There may not be enough skilled workers to build all of the transit projects and other infrastructure in the Biden administration’s plans. (New York Times)
The Federal Transit Administration is releasing $2.2 billion in competitive grants for transit agencies that need more help with pandemic-related expenses. (Transportation Today)
The FTA is also asking for input on what criteria the agency should use to decide how to distribute grants. (Human Transit)
Mobility as a service — the idea of a streamlined system with all modes of transportation available through one app — remains a tantalizing dream. (Cities Today)
Micromobility companies are emphasizing equity. (TechCrunch)
Fifty years after the construction of North Charleston freeways displaced Black homes and businesses, residents are still fighting South Carolina DOT highway projects (Washington Post). Sadly, that’s not the only story about the disastrous effects of highway construction on Black communities in the paper recently — The Post also reported on similar projects in Northern Virginia.
And, The Post interviewed a top federal passenger rail official about plans to improve Amtrak service in the Northeast Corridor.
With a mayoral election looming, a Cleveland group is pushing candidates to boost funding for transit by taxing parking lots. (Scene)
Fatalities are up on San Francisco streets, and officials are considering lowering speed limits. (Chronicle)
Chicago cyclists used their own bodies to form a protected bike lane to illustrate the need for safer bike infrastructure. (5 Chicago)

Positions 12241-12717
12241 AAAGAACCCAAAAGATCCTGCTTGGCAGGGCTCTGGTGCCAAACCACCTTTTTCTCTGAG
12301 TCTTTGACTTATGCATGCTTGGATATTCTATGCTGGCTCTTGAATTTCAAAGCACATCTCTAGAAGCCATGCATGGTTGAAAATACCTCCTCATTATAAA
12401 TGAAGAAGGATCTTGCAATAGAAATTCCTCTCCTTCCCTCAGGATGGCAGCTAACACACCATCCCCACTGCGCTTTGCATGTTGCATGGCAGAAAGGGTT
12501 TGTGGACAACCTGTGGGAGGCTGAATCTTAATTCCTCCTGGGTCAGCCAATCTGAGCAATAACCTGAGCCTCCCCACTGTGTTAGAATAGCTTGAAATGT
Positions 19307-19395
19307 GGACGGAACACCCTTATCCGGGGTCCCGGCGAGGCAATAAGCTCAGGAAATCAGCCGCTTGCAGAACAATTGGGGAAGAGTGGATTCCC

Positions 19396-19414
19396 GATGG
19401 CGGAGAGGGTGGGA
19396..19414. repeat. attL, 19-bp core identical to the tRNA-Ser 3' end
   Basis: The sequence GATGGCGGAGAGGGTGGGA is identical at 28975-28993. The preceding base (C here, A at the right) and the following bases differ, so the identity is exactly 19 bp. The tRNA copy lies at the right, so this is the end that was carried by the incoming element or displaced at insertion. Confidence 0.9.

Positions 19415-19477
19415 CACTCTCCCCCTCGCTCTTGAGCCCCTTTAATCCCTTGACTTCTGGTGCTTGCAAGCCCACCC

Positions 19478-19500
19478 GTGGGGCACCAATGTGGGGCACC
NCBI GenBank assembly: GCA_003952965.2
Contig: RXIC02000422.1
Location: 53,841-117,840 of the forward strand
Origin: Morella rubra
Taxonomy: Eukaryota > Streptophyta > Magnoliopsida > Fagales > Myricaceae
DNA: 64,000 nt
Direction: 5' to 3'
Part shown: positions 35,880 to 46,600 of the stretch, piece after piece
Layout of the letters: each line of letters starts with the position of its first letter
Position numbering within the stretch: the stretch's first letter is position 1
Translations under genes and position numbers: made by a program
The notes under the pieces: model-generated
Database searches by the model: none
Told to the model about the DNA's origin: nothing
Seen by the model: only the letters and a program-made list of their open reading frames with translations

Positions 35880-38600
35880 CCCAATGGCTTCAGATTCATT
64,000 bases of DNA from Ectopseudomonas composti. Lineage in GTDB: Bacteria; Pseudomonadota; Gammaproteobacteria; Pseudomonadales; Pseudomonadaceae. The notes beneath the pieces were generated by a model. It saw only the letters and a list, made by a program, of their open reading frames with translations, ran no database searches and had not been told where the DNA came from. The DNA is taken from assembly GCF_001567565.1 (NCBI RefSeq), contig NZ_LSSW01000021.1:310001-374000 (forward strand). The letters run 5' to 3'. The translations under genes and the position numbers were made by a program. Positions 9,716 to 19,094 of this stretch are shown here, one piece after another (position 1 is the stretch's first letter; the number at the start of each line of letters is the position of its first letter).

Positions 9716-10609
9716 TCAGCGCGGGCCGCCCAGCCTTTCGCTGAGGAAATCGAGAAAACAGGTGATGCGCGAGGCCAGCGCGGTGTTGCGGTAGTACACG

Transportation Secretary Anthony Foxx is offering a surprisingly honest appraisal of America’s history of road construction this week, with a high-profile speaking tour that focuses on the damage that highways caused in black urban neighborhoods. Growing up in Charlotte, Foxx’s own street was walled in by highways, he recalled in a speech today at the Center for American Progress. Building big, grade-separated roads through […]
There are excellent candidates for freeway removal in many American cities, where roads built 50 or 60 years ago are nearing the end of their useful lives. Cities that take the plunge and get rid of their urban highways don't regret it.
After suffering an embarrassing defeat a year ago, the Oregon highway lobby is rattling the can for more money again. They have a list of highways they want to widen, and they say Portland's economy depends on it. In addition to the usual suspects, the highway cheerleaders include Neil McFarlane, general manager of TriMet, the regional transit agency.
Wisconsin isn’t known as a state that makes smart use of transportation dollars, whether it’s Scott Walker rejecting federal funds for high-speed rail service, denying funds for what would have been Milwaukee’s first suburban commuter rail service, or cutting millions in state aid for transit. Now a new report from the Wisconsin Public Interest Research […]